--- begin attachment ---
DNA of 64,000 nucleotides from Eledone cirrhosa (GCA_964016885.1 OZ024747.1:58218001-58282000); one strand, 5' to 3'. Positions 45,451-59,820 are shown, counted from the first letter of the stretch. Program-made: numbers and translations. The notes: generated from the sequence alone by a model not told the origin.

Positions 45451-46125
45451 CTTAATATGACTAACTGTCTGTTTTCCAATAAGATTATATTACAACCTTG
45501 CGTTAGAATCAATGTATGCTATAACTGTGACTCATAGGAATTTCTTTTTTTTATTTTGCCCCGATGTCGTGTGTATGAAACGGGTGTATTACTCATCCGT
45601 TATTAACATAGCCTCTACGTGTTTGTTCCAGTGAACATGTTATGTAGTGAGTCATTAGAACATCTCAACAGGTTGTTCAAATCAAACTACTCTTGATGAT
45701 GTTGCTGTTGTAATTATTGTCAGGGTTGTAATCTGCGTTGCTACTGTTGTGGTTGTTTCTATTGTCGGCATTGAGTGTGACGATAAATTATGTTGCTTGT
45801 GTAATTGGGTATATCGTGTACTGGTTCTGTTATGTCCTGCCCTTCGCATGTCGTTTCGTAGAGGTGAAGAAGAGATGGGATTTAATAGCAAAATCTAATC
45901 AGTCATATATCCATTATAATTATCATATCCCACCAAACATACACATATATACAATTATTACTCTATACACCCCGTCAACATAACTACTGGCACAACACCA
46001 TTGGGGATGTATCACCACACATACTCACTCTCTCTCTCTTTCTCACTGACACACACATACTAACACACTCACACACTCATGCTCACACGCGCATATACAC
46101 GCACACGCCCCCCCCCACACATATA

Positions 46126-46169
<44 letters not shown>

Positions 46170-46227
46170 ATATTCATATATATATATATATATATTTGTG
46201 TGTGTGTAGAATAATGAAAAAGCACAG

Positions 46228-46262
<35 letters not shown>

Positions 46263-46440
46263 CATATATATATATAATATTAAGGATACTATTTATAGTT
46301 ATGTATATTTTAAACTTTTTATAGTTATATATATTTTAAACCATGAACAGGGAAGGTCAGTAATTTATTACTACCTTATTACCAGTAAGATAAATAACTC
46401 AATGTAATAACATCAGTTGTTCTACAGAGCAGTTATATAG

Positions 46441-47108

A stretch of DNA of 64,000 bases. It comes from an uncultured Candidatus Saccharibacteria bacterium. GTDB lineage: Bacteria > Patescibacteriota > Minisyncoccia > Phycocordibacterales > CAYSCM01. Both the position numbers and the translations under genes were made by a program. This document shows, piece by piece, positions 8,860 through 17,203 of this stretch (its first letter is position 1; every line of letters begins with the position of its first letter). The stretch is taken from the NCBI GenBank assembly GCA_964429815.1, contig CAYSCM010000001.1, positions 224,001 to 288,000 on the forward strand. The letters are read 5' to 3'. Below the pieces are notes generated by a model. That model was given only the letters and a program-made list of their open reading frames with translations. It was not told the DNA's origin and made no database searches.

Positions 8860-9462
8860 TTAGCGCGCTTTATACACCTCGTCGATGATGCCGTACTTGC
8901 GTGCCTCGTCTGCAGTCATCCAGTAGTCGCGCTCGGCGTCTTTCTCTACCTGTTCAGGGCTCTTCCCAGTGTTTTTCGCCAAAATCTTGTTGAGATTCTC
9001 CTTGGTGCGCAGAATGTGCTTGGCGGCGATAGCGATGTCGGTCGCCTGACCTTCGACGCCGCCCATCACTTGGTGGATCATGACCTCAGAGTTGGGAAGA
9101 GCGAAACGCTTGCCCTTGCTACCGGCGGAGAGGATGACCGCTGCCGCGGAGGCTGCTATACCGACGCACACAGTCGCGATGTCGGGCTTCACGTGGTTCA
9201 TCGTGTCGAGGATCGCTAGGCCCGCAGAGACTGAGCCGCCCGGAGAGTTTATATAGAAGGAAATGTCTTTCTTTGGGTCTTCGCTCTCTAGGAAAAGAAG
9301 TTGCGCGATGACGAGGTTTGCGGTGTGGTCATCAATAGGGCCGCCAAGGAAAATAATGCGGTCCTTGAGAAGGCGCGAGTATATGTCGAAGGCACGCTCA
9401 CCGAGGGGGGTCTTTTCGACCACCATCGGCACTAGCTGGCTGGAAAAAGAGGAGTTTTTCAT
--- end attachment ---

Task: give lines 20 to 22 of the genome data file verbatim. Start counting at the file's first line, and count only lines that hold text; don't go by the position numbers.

46301 ATGTATATTTTAAACTTTTTATAGTTATATATATTTTAAACCATGAACAGGGAAGGTCAGTAATTTATTACTACCTTATTACCAGTAAGATAAATAACTC
46401 AATGTAATAACATCAGTTGTTCTACAGAGCAGTTATATAG

Positions 46441-47108